Department of Alto Adige

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Department of Alto Adige
Dipartimento dell'Alto Adige
Department of Kingdom of Italy
1810–1814
Location of Alto Adige
French map of Napoleonic Italy. The Department of Alto Adige (Haut-Adige) is located in the north.
Capital Trento
History
 •  Established 1810
 •  Disestablished 1814

The Department of Alto Adige (Italian: Dipartimento dell'Alto Adige, French: département du Haut-Adige) was a department of Napoleon's Kingdom of Italy. It was named after the river Adige (Etsch), which flowed through it. The capital of the department was Trento.

The department's territory was not the same as that of the modern Italian province of Alto Adige. Some of the territory is the same, such as the city of Bolzano, but most of the rest is now part of the province of Trento. These two provinces form the region Trentino-Alto Adige/Südtirol.

History[change | change source]

"Alto Adige" in history: in red during the Cisalpine Republic, in green during the Napoleonic Kingdom of Italy, and in blue today

The name "Alto Adige" was created in the late 18th century by Napoleon Bonaparte, when he occupied the territory of northern Italy near the Alps. This was the name of the French administrative division known as the "Department of Alto Adige" (Dipartimento dell'Alto Adige), created during Napoleon's Kingdom of Italy in 1810. It was officially named Haut Adige to get rid of relation to the historic "County of Tyrol" of Austria.[1] The District of Alto Adige was created by Napoleon as part of the Dipartamento del Benaco in his Cisalpine Republic, and was near Verona.[2][3] This Benaco department, created in 1797, was gotten rid of in 1798 as a result of administrative changes to the Cisalpine Republic.

Some years later, Napoleon created the Department of Alto Adige further north. This department was a part of the Kingdom of Italy from 1810 to 1814.[4] It was created with the division of the Austrian Tyrol between French Bavaria and the Kingdom of Italy, and included the southern part of Tyrol with the city of Bolzano with surroundings (along with the Trentino). The boundaries were made by Austrian and German commissioners, who said that a territory would belong to the Kingdom of Italy if it is inhabited by Italians.[5]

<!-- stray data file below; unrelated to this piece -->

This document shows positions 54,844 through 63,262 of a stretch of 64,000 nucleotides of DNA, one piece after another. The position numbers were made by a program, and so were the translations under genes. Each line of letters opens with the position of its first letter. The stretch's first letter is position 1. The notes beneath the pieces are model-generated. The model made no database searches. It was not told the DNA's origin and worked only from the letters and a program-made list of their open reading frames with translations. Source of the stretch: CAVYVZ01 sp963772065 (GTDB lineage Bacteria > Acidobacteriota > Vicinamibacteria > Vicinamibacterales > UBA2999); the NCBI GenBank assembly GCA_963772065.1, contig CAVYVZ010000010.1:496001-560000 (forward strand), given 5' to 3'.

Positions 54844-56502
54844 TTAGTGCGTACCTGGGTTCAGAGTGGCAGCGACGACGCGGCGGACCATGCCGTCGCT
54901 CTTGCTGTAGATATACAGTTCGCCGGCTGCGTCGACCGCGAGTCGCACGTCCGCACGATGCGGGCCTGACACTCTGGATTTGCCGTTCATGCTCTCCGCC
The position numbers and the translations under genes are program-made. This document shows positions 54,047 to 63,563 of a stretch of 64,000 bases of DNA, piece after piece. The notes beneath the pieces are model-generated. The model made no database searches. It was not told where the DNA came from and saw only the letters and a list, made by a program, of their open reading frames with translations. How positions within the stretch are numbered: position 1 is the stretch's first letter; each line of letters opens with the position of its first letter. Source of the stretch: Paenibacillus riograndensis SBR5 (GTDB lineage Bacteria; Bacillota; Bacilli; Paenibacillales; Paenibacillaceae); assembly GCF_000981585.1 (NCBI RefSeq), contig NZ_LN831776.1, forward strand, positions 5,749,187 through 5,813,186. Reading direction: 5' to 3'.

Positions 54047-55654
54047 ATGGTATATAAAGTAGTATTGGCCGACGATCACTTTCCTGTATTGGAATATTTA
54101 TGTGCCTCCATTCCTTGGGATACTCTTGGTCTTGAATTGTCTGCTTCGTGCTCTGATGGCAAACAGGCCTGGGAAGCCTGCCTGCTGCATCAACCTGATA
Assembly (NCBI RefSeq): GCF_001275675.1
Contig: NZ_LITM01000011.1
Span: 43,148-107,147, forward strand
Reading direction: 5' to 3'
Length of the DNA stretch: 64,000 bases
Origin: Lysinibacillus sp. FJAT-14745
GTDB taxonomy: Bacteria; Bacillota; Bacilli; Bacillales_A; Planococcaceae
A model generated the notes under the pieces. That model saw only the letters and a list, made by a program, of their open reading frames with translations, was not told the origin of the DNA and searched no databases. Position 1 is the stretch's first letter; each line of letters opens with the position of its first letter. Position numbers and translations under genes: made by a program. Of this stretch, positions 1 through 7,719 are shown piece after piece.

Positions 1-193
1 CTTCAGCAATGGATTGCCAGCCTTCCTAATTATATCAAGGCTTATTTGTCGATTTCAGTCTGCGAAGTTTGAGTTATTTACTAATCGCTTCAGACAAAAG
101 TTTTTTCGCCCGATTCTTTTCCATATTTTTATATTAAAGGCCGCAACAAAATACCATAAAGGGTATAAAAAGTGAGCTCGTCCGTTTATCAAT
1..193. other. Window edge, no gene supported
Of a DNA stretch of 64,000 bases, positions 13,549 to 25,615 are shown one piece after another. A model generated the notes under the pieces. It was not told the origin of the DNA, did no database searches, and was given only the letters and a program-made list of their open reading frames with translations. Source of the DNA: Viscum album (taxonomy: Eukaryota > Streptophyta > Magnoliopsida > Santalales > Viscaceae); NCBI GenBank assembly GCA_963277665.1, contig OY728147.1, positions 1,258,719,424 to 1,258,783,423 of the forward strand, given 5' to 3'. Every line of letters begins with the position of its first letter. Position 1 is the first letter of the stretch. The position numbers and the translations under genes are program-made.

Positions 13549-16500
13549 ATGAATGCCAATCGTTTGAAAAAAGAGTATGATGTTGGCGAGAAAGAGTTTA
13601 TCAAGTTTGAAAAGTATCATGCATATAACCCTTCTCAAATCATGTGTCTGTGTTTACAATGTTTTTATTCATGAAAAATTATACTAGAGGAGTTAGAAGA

The department was ended after the defeat of Napoleon in 1814. Its territory is now divided between the Italian provinces of Trentino and South Tyrol.

The name Alto Adige was reused. Today it is the Italian name of the part of Tyrol south of the Brenner Pass. Ettore Tolomei[6] made it official in Italy after World War I.

References[change | change source]

  1. Rolf Steininger, Department of Contemporary History. University of Innsbruck
  2. Cisalpine Republic (1797). Raccolta delle leggi, proclami, ordini ed avvisi, Vol 4 (in Italian). Milan: Luigi Viladini. p. 201.
  3. Cisalpine Republic (1798). Raccolta delle leggi, proclami, ordini ed avvisi, Vol 5 (in Italian). Milan: Luigi Viladini. p. 184.
  4. Cfr. Reinhard Stauber, Der Zentralstaat an seinen Grenzen. Administrative Integration, Herrschaftswechsel und politische Kultur im südlichen Alpenraum 1750-1820, Göttingen 2001, pp. 317ss.
  5. Nuova antologia di scienze, lettere ed arti, Volume 2, 1866, pag. 431
  6. Ettore Tolomei and Alto Adige

More reading[change | change source]

  • Reinhard Stauber, Der Zentralstaat an seinen Grenzen. Administrative Integration, Herrschaftswechsel und politische Kultur im südlichen Alpenraum 1750–1820 (Schriftenreihe der Historischen Kommission der Bayerischen Akademie der Wissenschaften, 64), Göttingen, Vandenhoeck & Ruprecht, 2001. ISBN 978-3-525-36057-6

Related pages[change | change source]